Ten officers were left injured after police clashed with a small number of demonstrators at a Black Lives Matter protest in London on Saturday.
Thousands of peaceful activists marched through the capital city today to demand justice for George Floyd and call for an end to systemic racism today.
However, tensions escalated outside Downing Street in the early evening, with 14 people arrested and a post-event investigation set to be carried out.
Met officers on horses are said to have ‘mounted a charge’ down Whitehall at about 6pm in order to push protesters back.
Some were allegedly forced to guard Downing Street after red flares were thrown over security gates.
Bottles and other objects were also reportedly hurled at police, while images showed bikes being thrown at horses.
One officer was taken to hospital after falling off her horse, with footage showing the animal then bolting, sending crowds of people scattering.
The officer is currently receiving treatment for her injuries, which are not life-threatening and the horse is safely back in its stable, a Metropolitan Police spokesman said tonight. The force is examining the full circumstances of what took place, he added.
The force said 10 officers were injured overall at the demonstration after a small number of the crowd became ‘angry and intent on violence’ after 7pm.
Superintendent Jo Edwards, spokesperson for policing today’s demonstration, said: ‘We understand people’s passion to come and let their voice be heard, they protested largely without incident.
‘Our officers have been professional and very restrained, but there was a smaller group intent on violence towards police officers.
‘Twenty-three officers have received injuries, doing their job, policing protest over the last few days, and that is totally unacceptable.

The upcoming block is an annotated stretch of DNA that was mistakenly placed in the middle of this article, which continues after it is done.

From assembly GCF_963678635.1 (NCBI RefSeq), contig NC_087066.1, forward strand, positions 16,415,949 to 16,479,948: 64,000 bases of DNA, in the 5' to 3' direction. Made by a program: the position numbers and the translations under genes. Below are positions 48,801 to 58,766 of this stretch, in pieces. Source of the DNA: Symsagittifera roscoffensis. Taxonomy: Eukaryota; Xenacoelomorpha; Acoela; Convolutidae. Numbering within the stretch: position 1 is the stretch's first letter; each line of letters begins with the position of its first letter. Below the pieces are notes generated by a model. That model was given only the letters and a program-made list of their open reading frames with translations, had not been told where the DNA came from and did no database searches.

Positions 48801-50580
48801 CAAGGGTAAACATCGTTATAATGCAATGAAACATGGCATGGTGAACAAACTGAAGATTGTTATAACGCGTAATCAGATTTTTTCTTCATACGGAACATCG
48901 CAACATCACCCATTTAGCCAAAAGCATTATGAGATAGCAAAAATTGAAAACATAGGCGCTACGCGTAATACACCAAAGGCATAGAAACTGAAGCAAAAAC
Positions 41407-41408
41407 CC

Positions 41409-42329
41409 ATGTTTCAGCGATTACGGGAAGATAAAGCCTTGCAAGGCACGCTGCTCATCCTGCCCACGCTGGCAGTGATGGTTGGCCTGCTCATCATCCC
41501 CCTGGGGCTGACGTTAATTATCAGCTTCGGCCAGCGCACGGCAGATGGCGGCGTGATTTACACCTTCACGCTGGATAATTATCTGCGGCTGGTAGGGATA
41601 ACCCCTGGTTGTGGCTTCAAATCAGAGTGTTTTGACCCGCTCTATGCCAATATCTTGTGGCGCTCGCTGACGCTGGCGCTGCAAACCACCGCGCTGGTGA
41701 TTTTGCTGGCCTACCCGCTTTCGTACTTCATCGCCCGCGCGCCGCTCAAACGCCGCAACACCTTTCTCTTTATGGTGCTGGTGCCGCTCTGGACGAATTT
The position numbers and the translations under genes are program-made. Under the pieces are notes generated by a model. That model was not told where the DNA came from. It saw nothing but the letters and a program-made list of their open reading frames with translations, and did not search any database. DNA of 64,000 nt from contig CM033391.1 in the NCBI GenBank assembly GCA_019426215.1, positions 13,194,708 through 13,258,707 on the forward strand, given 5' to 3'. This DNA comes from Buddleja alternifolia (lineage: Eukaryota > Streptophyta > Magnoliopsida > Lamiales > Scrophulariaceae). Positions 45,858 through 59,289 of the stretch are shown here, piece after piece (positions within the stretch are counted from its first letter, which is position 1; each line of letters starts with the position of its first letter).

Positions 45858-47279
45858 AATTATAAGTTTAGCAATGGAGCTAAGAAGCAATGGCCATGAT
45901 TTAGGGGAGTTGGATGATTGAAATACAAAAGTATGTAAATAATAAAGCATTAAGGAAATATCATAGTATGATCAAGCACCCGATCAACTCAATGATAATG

‘There have been 14 arrests made today, but we expect that number to rise and there will be a post-event investigation carried out.’
The majority of protesters at the demonstration had left central London by 9pm, the Metropolitan Police added.
Home Secretary Priti Patel
said violence at protests was ‘completely unacceptable’ and gave officers her ‘full support in tackling disorderly behaviour’.
Meanwhile, Mayor of London Sadiq Khan praised those who protested peacefully on Saturday but said people who became violent ‘let down the cause’
He said: ‘To the thousands of Londoners who protested peacefully today, I stand with you and I share your anger and your pain. George Floyd’s brutal killing must be a catalyst for change worldwide.”
He added: ‘No country, city, police service or institution can absolve itself of the responsibility to do better. We must stand together and root out racism wherever it is found. Black Lives Matter.
‘To the tiny minority who were violent and threw glass bottles and lit flares – you endangered a safe and peaceful protest and let down this important cause.’
It comes after the government urged the public to stay away from mass demonstrations this weekend as ‘coronavirus
remains a real threat’.
Health secretary Matt Hancock told the daily Downing Street briefing on Friday: ‘Like so many I am appalled by the death of George Floyd and I understand why people are deeply upset but we are still facing a health crisis and coronavirus
remains a real threat.
‘The reason that it is vital that people stick to the rules this weekend is to protect themselves and their family from this horrific disease.
‘So please, for the safety of your loved ones, do not attend large gatherings including demonstrations of more than six people.’
Many protesters in Parliament Square wore masks and face coverings today, with some also using gloves and hand sanitiser gel.
Massive crowds also gathered in other cities across the UK, including Cardiff, Manchester, Newcastle, Swansea, Leicester and Sheffield.
Some placards in London referred to the pandemic, with one saying: ‘There is a virus greater than Covid
-19 and it’s called racism.’
Other signs read ‘Silence is violence’, ‘One race, the human race’ and ‘Stop police brutality’.
While tensions appeared to escalate among a small number of protesters in the evening, demonstrations across the rest of the day remained peaceful.
Around 15,000 activists listened to speeches and took part in a minute’s silence in Westminster in the afternoon, with one organiser using a megaphone to tell the crowds: ‘We are not here for violence. Today is sheer positivity, today is sheer love.’
Around 10,000 broke off to march towards the Home Office to call for justice for victims of the Windrush immigration scandal.
Protester Bobbi, 26, from Chingford, London – who did not give her last name, said: ‘We’re literally living in the history books, we’re going to be teaching our future children about this and I want to say I was here to support that.’
It comes after thousands gathered in Hyde Park on Wednesday, with Star Wars actor John Boyega sharing a rallying cry in response to the tragic death of Mr Floyd.